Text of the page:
Haiti, a nation that always seems on the brink of some new peril, finds itself in a fragile state today, thanks, in part, to the threat from the next-door Dominican Republic to begin mass deportations any moment.
At this writing, it remains unclear whether the deportations are imminent, or may have already started under a program called Operation Shield. It is the result of a law passed last year that requires all foreign-born workers to register or face removal. To say that the program, rooted in the intolerant country’s attempts to expel even Dominican-born residents of Haitian descent, has not worked well is an understatement. It was supposed to single out only those illegal migrants who have turned up since 2011, but the registration process has been riddled with chronic delays. Reports of unwarranted deportations have been rife.
This would be a huge problem for Haiti at any time, but especially so at this moment because the nation, which shares the island of Hispaniola with the Dominican Republic, faces a host of tensions.
The most pressing involve squabbling over upcoming elections, where nearly 2,000 candidates are running for 138 legislative seats in August. This is a crucial milestone on the path to political and economic recovery because there is no functioning parliament. Elections are years overdue.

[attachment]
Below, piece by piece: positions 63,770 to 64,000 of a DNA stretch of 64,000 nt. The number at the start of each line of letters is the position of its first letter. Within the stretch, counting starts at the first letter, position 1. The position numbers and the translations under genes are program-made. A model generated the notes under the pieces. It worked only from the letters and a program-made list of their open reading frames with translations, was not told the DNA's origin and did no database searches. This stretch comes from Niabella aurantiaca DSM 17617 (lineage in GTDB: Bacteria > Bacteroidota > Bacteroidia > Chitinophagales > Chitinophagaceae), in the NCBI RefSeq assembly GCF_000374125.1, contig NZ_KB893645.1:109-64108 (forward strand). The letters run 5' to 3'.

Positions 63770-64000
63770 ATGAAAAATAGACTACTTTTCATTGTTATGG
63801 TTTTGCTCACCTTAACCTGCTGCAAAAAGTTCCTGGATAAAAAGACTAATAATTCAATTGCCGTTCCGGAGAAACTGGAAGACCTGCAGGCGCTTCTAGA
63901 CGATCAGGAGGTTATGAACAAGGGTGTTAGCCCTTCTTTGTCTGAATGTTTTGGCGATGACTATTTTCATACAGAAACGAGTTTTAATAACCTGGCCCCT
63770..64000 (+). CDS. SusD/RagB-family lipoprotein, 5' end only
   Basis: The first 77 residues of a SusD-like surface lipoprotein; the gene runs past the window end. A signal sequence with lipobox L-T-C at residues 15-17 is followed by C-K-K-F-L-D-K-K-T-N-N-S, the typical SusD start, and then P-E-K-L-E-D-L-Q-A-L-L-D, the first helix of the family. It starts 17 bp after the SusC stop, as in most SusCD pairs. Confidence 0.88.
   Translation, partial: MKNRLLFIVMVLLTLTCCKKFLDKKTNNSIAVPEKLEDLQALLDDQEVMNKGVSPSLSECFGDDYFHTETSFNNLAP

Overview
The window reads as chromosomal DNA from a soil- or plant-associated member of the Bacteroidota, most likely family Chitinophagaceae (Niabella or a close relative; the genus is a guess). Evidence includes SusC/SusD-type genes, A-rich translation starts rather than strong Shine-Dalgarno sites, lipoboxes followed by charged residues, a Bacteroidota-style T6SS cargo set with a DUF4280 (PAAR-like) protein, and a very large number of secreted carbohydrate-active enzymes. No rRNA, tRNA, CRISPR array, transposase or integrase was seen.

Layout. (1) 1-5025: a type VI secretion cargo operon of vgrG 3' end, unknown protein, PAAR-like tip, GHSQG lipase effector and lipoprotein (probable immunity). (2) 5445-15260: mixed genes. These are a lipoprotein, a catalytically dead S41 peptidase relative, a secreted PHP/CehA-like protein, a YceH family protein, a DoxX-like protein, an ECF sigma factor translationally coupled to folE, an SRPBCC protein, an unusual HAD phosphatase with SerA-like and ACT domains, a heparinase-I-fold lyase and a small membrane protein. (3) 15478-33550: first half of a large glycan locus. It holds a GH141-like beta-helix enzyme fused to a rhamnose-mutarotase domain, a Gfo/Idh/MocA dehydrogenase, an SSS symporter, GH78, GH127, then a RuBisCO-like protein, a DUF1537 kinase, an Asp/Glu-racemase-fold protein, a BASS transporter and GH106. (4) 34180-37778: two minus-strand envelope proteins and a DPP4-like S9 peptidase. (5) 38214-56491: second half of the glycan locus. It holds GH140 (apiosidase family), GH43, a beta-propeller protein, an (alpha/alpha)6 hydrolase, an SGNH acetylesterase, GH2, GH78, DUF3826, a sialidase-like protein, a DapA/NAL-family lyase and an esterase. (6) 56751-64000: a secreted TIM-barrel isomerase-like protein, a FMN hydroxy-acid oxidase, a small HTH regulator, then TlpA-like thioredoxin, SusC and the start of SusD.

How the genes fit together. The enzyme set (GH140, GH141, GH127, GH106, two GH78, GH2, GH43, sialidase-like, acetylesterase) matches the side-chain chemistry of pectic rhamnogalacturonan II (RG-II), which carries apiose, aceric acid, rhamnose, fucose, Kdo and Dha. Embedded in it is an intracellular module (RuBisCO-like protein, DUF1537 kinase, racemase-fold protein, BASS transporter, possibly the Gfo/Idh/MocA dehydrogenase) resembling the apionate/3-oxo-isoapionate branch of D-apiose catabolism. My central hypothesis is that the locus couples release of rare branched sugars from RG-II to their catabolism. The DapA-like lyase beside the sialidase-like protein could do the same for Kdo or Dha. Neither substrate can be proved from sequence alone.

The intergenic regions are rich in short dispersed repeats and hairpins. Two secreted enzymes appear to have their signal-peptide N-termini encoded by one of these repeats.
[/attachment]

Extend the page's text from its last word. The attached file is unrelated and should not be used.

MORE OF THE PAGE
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If all goes as planned, a presidential election would then be held on Oct. 25 to replace President Michel Martelly, who is ruling by decree. As is usually the case in Haiti, there are any number of ominous rumors floating about, the most dangerous of which is that the elections will be postponed in favor of a “transition government.”
Fortunately, the U.S. State Department’s Thomas C. Adams, special coordinator for Haiti, who has worked hard to get Haiti on the right path, did his best in a recent interview with the Herald’s Jacqueline Charles to quash that rumor. “I don’t understand where this is coming from.”
The United States has a vital role to play in shepherding the election process, without actually intervening. Mr. Adams has been careful not to cross that line; it is crucial that the United States not be seen as the unilateral arbiter of the evolving democratic process.
A proposal in the U.S. House directs the secretary of State to certify that Haiti is taking steps to hold free and fair elections and respecting the independence of the judiciary before any funds could be used to help that country. That is fine if it stops there — indeed, it’s important for Congress to take an interest in Haiti’s progress — but proposals by Sen. Marco Rubio in the Senate overreach. They would condition aid on “attempts to disqualify candidates” from office for “political reasons.”
This puts the United States in the position of overriding the decisions of a court in Haiti that has cleared 58 of 70 candidates who sought to run in the presidential election. In Haiti, these measures are seen as a response to the lobbying of former Prime Minister Laurent Lamothe, among those disqualified.
Clearly, the United States must not be seen as taking sides. Its role should be limited to letting Haitians themselves choose their leadership fairly, but not to dictate the terms of the election, nor to make the candidacy of any individual the deciding factor of what’s fair and what isn’t.
For now, the priority is to dampen the immigration debacle with the Dominican Republic. There are forces in Haiti that would seize any pretext to postpone elections, and an immigration crisis might well be just the thing.